Vinnie has a no nonsense style in his writing and in life. If you say something about he be prepared to be called on it, if you meet him. I respect for for it. Vinnie makes no secret as he has little acting experience he played the hard man roles he was given as he would naturally and there is nothing wrong with giving people what they want as he was told.

I really good enjoyable book. The only reason I could not give this book 5 stars is because some of the passages are a bit disjointed he starts talking about something then mentions something else and come back to the point he was making. A true strength of this book is if you do not agree or are a fan of Vinnie Jones, by the end of the book you will respect him as a person for what he has been through and achieved.
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on 10 April 2015
The other side of the story, the truth warts and all. Emotion, love for family and friends. Loyalty, this story is a fantastic depiction of a man scrapping to survive firstly then make something of his life through hard work and dedication. No man is an island.
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on 2 January 2014
a nice book to read. Vinnie comes across very well and tell some good tales. there seems to be a lot of name dropping from when he became an actor though. but I still enjoyed it and so should all football supporters everywhere.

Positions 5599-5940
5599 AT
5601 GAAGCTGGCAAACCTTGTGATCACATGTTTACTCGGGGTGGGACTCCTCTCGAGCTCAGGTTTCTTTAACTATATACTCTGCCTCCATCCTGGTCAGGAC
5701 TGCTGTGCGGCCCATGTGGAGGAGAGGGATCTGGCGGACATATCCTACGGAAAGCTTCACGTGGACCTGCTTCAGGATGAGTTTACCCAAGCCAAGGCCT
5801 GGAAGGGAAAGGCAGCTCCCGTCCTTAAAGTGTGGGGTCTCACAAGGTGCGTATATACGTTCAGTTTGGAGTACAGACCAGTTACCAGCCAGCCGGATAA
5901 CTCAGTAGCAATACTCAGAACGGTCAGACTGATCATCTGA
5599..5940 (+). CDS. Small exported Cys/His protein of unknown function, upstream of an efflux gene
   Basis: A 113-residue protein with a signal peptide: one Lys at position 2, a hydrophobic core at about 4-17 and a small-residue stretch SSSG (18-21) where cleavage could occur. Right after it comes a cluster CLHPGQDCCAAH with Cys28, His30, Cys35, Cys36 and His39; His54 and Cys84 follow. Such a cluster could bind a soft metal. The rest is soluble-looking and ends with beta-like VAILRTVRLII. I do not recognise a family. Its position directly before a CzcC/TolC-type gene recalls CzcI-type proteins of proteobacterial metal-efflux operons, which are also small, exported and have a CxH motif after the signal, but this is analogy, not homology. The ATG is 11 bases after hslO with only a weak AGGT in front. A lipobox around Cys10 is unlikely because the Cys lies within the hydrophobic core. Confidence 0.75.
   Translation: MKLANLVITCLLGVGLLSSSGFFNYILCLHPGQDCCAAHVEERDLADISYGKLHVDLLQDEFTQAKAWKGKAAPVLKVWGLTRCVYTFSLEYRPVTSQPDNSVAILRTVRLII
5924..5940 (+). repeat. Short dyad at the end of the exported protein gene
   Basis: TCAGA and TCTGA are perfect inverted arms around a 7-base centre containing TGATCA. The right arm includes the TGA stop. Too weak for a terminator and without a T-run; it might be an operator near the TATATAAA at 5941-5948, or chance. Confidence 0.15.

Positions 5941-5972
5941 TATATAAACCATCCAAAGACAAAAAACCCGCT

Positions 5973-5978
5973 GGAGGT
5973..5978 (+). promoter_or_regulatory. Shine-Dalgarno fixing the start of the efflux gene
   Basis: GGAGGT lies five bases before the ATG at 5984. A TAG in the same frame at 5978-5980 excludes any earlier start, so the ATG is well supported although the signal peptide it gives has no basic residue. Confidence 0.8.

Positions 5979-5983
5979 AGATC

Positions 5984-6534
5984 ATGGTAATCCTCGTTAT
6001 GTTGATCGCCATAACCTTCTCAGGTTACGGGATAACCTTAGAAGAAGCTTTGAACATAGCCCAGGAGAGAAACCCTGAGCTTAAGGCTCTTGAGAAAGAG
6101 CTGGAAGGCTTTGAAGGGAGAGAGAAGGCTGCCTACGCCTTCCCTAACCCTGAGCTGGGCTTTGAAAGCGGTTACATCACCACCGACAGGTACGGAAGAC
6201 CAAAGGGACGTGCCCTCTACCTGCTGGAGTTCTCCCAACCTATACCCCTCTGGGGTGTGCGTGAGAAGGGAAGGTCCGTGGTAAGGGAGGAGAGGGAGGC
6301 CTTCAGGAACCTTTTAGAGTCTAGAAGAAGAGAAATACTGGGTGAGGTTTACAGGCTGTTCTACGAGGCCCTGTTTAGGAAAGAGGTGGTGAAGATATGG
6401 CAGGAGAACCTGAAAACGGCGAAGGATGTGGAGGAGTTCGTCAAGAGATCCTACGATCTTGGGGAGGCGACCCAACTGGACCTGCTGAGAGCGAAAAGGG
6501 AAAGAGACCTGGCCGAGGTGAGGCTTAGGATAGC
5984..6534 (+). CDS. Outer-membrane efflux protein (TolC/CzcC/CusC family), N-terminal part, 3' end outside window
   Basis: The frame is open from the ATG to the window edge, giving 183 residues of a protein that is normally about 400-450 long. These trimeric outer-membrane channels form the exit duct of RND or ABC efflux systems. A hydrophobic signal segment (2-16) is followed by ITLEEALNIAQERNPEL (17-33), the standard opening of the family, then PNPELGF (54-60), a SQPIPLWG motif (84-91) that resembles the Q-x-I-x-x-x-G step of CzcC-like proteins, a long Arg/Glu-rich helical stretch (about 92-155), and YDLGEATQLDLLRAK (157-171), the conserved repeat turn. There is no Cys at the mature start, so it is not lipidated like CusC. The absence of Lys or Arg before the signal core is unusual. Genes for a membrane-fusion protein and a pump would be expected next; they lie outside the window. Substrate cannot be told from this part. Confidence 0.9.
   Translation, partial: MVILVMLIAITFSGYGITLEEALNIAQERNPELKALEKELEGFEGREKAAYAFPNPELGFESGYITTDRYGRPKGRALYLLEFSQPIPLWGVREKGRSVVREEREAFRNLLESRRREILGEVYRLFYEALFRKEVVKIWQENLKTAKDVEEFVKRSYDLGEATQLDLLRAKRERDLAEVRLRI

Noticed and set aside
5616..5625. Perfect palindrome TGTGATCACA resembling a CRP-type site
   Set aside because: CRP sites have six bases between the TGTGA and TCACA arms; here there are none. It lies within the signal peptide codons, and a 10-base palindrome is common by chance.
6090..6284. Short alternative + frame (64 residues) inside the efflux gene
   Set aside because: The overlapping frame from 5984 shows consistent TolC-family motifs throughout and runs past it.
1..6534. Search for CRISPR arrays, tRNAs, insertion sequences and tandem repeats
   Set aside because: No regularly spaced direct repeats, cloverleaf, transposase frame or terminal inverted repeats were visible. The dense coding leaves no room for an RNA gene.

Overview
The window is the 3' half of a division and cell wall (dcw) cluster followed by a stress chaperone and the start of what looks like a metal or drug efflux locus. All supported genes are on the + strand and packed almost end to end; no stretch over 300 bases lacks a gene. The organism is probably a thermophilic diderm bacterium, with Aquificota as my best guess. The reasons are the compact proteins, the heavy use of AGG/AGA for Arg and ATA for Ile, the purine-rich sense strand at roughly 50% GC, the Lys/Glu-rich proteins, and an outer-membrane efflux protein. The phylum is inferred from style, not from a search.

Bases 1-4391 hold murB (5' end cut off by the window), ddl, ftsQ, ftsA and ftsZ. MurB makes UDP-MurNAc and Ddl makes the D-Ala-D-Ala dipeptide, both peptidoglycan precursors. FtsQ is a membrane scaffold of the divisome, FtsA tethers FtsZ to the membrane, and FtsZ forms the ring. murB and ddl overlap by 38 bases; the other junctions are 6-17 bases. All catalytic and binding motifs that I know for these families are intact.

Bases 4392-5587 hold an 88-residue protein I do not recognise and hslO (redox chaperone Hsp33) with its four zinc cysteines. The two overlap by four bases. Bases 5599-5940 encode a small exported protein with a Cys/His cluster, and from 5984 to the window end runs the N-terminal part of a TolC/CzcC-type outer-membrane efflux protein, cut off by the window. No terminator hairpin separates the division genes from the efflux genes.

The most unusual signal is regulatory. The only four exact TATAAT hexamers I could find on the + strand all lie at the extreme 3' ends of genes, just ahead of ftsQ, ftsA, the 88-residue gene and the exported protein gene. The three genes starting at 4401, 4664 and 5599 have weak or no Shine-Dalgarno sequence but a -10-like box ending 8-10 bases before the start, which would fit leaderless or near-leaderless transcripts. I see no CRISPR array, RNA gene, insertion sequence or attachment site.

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on 19 January 2014
Really well written and loved it as i didnt know anything about Vinnie apart from what the media want us to see. Was extremely interesting to get 'his side of the story' on all those headlines.
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3 of 4 people found the following review helpful
on 27 October 2013
I could not put this book down. I have always been an admirer of Vinnie Jones and this book did not disappoint.
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really great read. from Mr Hard man himself,Vinnie's life all warts and all story .
all here from his crazy gang antics at Wimbledon football club.to his now role as a Hollywood star.
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on 29 January 2015
I learnt more about him from his Celebrity Big Brother stint than I did this book. Name dropping all the way & more bum licking than James Cordens autobiography. A complete waste of £2.99.